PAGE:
“Oversaw risk management practices when organizing, coordinating, and leading troop activities.”
‘Risk management’ is one of those buzzwords that employers love. It’s often taken as meaning that you’re cautious and responsible. In Scouting, you’re always in the business of risk management. By being prepared, you’re managing risk and planning for the unexpected! Use this to your advantage when writing your resume.
To tailor this to your own resume, here are some other examples to get your creative juices flowing:
- Lead over 20 individuals in various Scouting team competitions requiring organization, coordination, and communication. Ultimately achieved first place, beating out hundreds of other competitors.
- Consistently elected to lead and manage Scouting activities. Demonstrated strong communication skills, tenacity, and resourcefulness by restructuring troop processes to operate more efficiently.
Simply put, anything done as a leader that demonstrates other skills your employers may be looking for is perfect for this bullet point. Highlighting your leadership experience shows that, if hired, you’re looking to be promoted. This means you’ll ultimately be taking on more responsibility and earning a higher paycheck!
Tailor Your Scouting Experience to Fit Any Job
Your last bullet point can and should be changed to perfectly suit every job you’re applying to. This point should be your silver bullet — your main talking point to bring up in every interview. All you need to do is put yourself in the hiring manager’s shoes, then, ask yourself, “what is most important to me?”
For instance, a few of the roles that I had been applying to required strong communication skills. I currently speak with hundreds of customers on a daily basis, so being able to convey information effectively and build rapport with others was key for getting the job. When thinking back on my Scouting experience, one of the things I often did was help to lead and publicize community outreach events.
Once a year, all of the troops in my area would get together and host a giant Scouting fair for the community. We’d fundraise by selling tickets a few weeks beforehand, then, on the day of the event, we set up booths and taught the people who came by some sort of Scouting skill. While it was mainly a lot of fun back then, when job hunting, it became a great example of a useful skill I could bring to employers.
I’d imagine you also do a few things in your troop that may just seem fun, but could actually be a great asset to your resume. Take a second to think of all of the big events that your troop participates in. If you sell something, that’s an opportunity to showcase your results using data! Going back to my previous example, this is what I wrote on my resume to demonstrate strong public speaking and communication skills:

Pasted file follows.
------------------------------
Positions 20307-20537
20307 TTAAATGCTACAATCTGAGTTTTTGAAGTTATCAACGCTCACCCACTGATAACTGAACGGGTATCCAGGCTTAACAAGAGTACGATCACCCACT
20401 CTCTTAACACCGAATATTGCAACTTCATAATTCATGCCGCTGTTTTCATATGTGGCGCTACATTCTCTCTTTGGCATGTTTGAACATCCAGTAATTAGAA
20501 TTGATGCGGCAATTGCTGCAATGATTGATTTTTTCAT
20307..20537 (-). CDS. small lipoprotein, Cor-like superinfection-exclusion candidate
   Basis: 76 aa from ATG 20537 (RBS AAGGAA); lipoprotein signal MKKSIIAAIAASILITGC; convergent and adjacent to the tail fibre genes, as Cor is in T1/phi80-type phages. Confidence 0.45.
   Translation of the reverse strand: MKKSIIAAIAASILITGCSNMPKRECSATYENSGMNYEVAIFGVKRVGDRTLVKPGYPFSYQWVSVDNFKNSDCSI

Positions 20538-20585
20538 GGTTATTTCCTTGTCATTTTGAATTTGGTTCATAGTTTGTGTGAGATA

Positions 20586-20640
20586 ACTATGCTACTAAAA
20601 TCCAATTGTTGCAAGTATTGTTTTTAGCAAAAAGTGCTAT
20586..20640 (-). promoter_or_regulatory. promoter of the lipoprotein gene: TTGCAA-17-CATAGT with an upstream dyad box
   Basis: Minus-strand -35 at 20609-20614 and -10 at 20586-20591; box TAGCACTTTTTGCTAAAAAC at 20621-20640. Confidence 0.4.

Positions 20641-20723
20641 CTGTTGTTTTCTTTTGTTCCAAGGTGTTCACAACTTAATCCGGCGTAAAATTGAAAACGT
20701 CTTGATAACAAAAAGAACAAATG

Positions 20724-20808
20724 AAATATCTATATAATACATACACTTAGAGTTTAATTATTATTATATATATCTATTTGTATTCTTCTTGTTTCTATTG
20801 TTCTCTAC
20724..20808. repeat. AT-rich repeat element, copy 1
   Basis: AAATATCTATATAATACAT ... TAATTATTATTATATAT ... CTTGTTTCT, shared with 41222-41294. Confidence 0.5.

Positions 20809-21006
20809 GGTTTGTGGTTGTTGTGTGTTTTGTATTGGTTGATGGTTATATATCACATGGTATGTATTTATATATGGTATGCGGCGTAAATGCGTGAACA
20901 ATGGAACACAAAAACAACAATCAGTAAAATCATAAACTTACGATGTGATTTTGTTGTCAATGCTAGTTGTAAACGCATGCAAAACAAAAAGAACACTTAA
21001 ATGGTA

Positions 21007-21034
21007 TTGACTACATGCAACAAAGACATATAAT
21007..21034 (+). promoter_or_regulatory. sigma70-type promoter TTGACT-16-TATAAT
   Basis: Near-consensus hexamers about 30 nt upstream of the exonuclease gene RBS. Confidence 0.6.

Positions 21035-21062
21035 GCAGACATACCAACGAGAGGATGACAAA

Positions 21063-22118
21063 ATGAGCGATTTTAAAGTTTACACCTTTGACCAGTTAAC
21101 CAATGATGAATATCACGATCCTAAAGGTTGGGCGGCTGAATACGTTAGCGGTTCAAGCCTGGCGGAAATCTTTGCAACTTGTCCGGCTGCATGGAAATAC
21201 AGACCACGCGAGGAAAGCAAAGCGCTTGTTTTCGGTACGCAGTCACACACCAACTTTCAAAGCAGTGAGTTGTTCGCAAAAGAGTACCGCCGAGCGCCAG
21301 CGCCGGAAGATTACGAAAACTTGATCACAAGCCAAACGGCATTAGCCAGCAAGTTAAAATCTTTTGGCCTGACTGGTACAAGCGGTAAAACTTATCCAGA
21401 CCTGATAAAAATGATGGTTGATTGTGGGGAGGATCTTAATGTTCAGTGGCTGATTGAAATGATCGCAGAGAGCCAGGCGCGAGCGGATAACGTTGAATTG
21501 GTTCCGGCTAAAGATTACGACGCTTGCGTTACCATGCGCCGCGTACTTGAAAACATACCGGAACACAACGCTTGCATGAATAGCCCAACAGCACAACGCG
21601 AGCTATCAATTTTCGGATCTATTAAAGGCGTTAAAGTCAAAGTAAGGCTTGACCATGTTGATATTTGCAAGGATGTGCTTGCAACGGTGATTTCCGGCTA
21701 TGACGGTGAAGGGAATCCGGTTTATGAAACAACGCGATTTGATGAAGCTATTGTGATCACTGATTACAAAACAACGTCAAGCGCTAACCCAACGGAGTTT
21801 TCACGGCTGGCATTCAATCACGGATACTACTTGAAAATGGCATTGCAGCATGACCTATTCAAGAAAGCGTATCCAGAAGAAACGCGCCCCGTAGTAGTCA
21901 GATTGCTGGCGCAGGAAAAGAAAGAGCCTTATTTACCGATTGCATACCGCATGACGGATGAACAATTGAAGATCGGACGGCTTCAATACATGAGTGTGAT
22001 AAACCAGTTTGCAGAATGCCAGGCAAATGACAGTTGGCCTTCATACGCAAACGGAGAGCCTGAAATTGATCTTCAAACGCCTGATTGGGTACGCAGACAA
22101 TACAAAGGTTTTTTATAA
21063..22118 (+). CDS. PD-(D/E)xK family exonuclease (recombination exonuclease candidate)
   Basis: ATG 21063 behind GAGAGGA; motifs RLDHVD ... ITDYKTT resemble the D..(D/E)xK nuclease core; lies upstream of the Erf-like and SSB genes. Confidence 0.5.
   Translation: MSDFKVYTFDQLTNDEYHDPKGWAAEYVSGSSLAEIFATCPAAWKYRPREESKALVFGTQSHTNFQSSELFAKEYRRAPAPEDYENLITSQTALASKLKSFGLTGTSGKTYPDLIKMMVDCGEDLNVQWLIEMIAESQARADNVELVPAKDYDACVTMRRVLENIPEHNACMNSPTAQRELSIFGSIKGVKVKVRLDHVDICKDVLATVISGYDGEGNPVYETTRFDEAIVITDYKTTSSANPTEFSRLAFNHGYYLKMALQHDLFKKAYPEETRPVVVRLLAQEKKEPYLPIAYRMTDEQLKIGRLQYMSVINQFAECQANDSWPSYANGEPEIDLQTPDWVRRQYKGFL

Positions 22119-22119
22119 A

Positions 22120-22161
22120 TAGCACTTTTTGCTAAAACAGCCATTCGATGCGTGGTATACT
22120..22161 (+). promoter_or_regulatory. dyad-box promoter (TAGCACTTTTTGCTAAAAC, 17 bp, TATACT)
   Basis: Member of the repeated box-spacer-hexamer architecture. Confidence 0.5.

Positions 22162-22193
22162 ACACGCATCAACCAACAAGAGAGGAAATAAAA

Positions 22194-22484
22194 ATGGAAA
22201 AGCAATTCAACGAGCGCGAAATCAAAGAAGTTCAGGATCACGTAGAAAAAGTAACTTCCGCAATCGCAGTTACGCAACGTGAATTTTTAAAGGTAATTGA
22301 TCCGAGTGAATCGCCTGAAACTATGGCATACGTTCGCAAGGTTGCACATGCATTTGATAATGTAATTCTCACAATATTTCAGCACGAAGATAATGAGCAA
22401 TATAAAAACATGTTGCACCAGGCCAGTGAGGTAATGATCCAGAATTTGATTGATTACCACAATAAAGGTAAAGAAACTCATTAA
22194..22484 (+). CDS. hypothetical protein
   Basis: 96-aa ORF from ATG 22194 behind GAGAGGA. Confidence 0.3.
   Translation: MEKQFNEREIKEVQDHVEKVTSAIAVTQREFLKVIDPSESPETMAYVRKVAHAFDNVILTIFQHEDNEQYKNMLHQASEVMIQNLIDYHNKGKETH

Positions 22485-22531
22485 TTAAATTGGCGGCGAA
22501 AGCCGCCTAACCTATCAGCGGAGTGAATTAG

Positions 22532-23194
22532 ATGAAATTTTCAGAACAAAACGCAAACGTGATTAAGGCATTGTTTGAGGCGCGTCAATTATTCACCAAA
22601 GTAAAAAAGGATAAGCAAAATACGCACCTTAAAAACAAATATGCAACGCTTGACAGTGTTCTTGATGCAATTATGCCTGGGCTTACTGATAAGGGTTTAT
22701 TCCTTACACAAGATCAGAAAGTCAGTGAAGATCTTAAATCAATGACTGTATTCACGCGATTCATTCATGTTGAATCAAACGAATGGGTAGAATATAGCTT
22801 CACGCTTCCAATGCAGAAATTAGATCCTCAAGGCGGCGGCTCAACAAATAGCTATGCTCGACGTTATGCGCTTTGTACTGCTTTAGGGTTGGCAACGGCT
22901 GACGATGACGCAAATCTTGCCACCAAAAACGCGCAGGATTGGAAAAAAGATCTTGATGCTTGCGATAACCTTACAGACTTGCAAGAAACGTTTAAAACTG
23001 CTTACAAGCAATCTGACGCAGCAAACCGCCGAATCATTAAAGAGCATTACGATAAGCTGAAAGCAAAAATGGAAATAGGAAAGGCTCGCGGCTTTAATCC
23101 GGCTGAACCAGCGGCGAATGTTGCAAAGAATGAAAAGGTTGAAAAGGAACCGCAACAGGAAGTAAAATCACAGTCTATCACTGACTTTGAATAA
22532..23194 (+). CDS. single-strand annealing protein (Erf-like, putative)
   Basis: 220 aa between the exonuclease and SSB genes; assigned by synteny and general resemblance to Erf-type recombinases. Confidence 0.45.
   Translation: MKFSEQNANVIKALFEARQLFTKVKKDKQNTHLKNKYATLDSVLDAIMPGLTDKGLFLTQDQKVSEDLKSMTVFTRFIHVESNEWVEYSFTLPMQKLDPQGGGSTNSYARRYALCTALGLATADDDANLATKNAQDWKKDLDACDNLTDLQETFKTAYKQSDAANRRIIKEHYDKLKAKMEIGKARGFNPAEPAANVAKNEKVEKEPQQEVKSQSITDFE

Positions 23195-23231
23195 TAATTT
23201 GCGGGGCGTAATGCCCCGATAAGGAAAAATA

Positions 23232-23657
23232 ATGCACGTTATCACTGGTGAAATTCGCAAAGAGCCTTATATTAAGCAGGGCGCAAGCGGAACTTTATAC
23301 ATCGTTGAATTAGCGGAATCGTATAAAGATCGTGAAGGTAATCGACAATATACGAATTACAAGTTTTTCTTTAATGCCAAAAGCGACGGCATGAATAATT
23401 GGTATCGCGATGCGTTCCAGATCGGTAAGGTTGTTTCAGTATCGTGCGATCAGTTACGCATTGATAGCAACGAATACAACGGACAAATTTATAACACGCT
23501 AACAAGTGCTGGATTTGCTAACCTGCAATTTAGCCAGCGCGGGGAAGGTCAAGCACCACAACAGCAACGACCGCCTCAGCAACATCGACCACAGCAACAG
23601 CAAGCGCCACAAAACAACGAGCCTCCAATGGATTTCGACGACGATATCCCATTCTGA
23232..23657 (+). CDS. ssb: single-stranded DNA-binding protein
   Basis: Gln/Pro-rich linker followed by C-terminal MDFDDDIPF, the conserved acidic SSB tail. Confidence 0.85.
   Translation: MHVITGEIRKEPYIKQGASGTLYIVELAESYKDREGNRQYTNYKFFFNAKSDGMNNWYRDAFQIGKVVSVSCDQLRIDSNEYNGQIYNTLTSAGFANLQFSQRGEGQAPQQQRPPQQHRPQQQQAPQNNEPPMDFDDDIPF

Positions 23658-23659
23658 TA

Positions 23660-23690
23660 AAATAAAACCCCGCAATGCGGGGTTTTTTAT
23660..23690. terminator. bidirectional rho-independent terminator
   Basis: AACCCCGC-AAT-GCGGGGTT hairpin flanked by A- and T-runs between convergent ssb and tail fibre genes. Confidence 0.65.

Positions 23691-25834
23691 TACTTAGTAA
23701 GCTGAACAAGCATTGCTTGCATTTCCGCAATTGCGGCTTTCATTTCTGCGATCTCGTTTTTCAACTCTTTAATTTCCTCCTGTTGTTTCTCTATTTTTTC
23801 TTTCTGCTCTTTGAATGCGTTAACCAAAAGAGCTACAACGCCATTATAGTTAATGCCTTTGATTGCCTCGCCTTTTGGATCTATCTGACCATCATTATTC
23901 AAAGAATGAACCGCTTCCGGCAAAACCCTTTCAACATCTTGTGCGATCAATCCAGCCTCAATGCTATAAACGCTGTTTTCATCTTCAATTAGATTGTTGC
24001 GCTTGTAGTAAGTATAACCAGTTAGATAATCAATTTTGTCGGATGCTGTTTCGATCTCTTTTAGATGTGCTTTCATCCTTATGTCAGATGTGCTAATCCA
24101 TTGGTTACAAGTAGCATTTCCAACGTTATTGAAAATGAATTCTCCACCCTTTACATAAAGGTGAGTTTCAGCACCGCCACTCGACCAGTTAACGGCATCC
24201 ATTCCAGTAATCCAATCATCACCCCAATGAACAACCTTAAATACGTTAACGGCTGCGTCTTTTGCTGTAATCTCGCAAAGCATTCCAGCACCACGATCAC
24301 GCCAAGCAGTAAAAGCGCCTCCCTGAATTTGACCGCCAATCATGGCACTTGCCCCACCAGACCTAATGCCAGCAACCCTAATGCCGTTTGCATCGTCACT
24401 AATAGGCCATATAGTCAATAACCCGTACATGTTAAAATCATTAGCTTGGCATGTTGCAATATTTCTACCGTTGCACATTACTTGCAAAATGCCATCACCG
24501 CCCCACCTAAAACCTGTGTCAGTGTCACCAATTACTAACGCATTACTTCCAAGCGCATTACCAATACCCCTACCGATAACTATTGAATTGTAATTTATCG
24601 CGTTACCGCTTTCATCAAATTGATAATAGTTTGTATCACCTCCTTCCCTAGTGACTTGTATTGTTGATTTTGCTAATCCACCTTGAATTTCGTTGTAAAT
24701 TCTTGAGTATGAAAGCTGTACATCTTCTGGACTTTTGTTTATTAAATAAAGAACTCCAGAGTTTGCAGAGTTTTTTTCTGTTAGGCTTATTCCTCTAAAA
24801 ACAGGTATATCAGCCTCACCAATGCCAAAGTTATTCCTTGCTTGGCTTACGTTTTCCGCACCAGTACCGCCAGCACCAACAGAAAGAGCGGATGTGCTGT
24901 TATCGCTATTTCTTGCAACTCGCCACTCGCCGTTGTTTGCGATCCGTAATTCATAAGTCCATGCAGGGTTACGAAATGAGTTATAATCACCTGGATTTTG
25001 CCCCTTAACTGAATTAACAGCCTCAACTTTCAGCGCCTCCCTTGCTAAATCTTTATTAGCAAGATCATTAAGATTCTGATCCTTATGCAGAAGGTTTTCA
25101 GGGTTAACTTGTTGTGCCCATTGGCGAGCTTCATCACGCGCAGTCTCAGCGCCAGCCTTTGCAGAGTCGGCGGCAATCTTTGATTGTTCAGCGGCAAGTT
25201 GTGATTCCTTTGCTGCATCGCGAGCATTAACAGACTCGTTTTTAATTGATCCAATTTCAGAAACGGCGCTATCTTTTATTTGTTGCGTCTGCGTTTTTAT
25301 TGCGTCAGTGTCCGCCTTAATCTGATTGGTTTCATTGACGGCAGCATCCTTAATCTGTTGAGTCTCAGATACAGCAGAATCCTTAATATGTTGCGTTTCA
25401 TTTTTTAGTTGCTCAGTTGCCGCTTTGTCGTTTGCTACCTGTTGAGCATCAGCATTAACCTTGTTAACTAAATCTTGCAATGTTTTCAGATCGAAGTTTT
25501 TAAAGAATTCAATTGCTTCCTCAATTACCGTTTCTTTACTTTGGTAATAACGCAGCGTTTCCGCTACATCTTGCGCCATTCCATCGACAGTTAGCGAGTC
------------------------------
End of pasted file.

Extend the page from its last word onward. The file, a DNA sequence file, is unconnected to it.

“Communicated troop initiatives and accomplishments to the community during local events; publicly speaking to a large crowd, and leading to the recruitment of new members as well as additional donations.”
It doesn’t need to be too complex. Really, what other entry-level applicants will have some sort of experience like that? I know that if you’ve been in Scouting for a few years, you’ll have some accomplishments like that too. I’ve prepared a few more examples of other types of jobs that you may be looking at.
- Retail: What they’re looking for here is integrity and attention to detail. If you’ve been involved in training younger scouts, this will be the sort of experience that would look great on your resume:
“Structured and lead a course aimed to educate younger scouts on how to operate with integrity and attention to detail. Catered my communication style to each individual and successfully prepared each member for Scouting”
- Culinary: They’ll want you to be a hard worker who is good with people and honest. It really depends on whether you’re trying to be a cook, cashier, or a server, but either way, your Scouting experience will help.
“Planned and cooked meals during campouts, ensuring that the dishes were sanitized properly and that the food was prepared safely. Taught fire safety skills to other scouts, and often took on the responsibilities of scouts who were unable to.”
I’m sure you see that it’s much easier to write your point based on your own Scouting experience than to try to make up examples. Just review some of the things you’ve done as a scout, and see if they’ll match the job you’re applying to. This experience will also be great to bring up as a short story during an interview.
For tips on how to use your Scouting experience to ace an interview, check out my full article here.
Scouting is a way to not only gain valuable real-world experience but also useful credentials that’ll make you a strong candidate for any job. By correctly framing your Scouting experience, you’ll be able to write a stronger resume and have more opportunities to interview for your dream job!
To recap, I would recommend you list 3 bullet points in the Scouting portion of your resume: your Eagle/service projects, leadership experience, and one more point specifically relevant to the job. This will give you the best method of showcasing your experiences and possibly transitioning into a story describing these points in more detail during your interview.
Keep in mind, a solid resume will only get your foot through the door. It’ll take a great interview and constant effort to eventually win your dream job. That’s why, after you’ve finished upgrading your resume using the advice from this guide, be sure to check out my article on how to use your Scouting background to crush your next interview!